I think the worst bit was the department of work and pensions, because you die with a certain amount of assets, maybe, but because of his illness and his age, he was also having some benefits, so the first person that came knocking was the DWP. Talking to people since who've lost parents of family members, they're experience has been quite similar, the department of work and pensions are quite hard work! I suppose it's taxpayers money, so you can understand it from one point of view.

It's not the first thing you want to have to deal with though is it?



"I know how supportive these particular friends were at the time, and in a way, they are every time we meet, because once you've lost a parent, or anyone you love, that's it then, you life is changed in that respect."


Moving on from that a little bit, do you have any dates, routines or places that you use to remember him in any way?

His birthday, and funnily enough, my parents wedding anniversary. It's 1st June, and his birthday is 7th June. We scattered his ashes on his birthday, the year after he died. My dad loved Dorset and the Jurassic Coast, and he took us as a young family each year really, camping, so we scattered Dad's ashes on Studland. We actually had a conversation about where he'd like his ashes scattered, and I'm sure if we'd agreed there would have been three locations around the country, but we managed to talk him out of that! It was early in the morning, clear blue sky, the sun was shining, Catherine, my mum, Pam & I, and my brother scattered his ashes on Studland Beach on his birthday, so that was really quite nice.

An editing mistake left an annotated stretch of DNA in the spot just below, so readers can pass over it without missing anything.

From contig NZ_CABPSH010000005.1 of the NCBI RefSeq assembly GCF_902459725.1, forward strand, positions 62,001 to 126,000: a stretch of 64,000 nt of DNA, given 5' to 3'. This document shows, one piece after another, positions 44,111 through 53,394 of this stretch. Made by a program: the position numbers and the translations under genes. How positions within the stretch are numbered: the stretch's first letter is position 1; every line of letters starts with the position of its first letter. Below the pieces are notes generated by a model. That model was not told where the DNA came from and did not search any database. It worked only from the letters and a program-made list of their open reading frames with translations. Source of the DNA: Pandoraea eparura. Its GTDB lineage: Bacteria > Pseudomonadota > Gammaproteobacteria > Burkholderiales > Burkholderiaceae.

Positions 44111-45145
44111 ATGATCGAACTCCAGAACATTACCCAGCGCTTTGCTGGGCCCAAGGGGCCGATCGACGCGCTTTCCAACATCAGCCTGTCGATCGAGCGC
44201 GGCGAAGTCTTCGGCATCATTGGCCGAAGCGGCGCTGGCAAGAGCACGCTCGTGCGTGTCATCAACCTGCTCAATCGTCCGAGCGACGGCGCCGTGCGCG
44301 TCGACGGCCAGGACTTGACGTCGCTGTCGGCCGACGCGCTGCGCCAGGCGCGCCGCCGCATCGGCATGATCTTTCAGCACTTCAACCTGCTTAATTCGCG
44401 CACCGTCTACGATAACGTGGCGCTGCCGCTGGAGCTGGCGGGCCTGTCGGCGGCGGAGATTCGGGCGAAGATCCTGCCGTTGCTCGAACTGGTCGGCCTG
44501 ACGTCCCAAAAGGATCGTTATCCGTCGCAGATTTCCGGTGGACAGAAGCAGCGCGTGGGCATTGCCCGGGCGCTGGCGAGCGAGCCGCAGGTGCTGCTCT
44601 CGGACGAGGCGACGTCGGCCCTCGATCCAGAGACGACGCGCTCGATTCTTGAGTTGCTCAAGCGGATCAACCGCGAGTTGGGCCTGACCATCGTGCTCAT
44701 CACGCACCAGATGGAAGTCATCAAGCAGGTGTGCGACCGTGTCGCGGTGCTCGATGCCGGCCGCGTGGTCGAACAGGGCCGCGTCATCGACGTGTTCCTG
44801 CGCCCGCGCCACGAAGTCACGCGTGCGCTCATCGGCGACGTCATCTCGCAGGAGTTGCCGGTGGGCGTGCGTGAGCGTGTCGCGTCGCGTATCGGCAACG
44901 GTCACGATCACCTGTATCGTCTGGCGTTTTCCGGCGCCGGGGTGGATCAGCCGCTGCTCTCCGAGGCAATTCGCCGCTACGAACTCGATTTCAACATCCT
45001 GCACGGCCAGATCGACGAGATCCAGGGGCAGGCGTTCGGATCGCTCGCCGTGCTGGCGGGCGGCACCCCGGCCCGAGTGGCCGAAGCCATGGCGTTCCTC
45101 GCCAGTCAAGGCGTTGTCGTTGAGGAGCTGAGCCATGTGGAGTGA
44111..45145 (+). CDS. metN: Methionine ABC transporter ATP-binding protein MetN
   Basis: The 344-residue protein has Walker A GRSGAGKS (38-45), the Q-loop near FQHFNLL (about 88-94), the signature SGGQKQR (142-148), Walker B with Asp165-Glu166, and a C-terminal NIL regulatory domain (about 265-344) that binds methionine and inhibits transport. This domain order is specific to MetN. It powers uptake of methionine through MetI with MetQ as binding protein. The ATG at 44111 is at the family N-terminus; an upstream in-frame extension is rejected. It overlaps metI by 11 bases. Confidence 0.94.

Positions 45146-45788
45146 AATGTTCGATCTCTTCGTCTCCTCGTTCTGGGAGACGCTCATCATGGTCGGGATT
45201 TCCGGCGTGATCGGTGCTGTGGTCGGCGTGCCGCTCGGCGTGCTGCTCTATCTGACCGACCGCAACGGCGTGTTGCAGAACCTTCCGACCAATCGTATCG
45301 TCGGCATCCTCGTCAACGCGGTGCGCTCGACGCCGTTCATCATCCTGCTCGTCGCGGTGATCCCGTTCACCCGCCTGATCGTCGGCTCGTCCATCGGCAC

So is that somewhere you go back to now?

I haven't since. For me, not to see the sea in over a year is something I need to rectify. That won't be season dependant, I need to see the sea. That's part of living and working in an urban environment.

What was it like for you when I asked you to find a photograph for the project? 

Reading the article about the Loved&Lost project, I knew immediately that that images was pertinent, that was the image. It all made sense immediately really to use that image and get in touch with you.

And what was it like today, going back there, retaking it?

I really enjoying being at the registry, and Enfield town, it's been good, the sun is shining today, it's been really nice.

We're sat in a pub garden, having a chat and life's alright!

Yeah, all good!


Have photographs of your dad been important in remembering? Do have them around to look at them often?

I hadn't before. We've got some photographs, I think it might be the Pembrokeshire coast for his 60th. Hilary was alive, with her younger daughter and her boyfriend at the time, we spent a weekend up there to celebrate that and we've got photos somewhere. Going through his things, when we were clearing out the house in Heaton, I found one of my parents wedding photographs, so I was able to frame that myself at work, so that is, for me, the document of my parents. 1st June 1968, black and white, in my Nan Evan's back garden in Eastleigh, so that's really quite special to me now, as is this photo. Those photographs I see in the house now, so there's an importance there.

Is there anything else you wanted to talk about?

It's quite exhausting. Maybe because of that fifteen month period, if it comes to an administrative task now, I'm immediately drained before I start doing it so I know for a fact that that's linked, a physiological link to that period. I'm capable of doing it still, but I have to allocate specific time to do it and I'm aware myself that it will be an exhausting thing to do, even though it's nothing to do with someone's estate.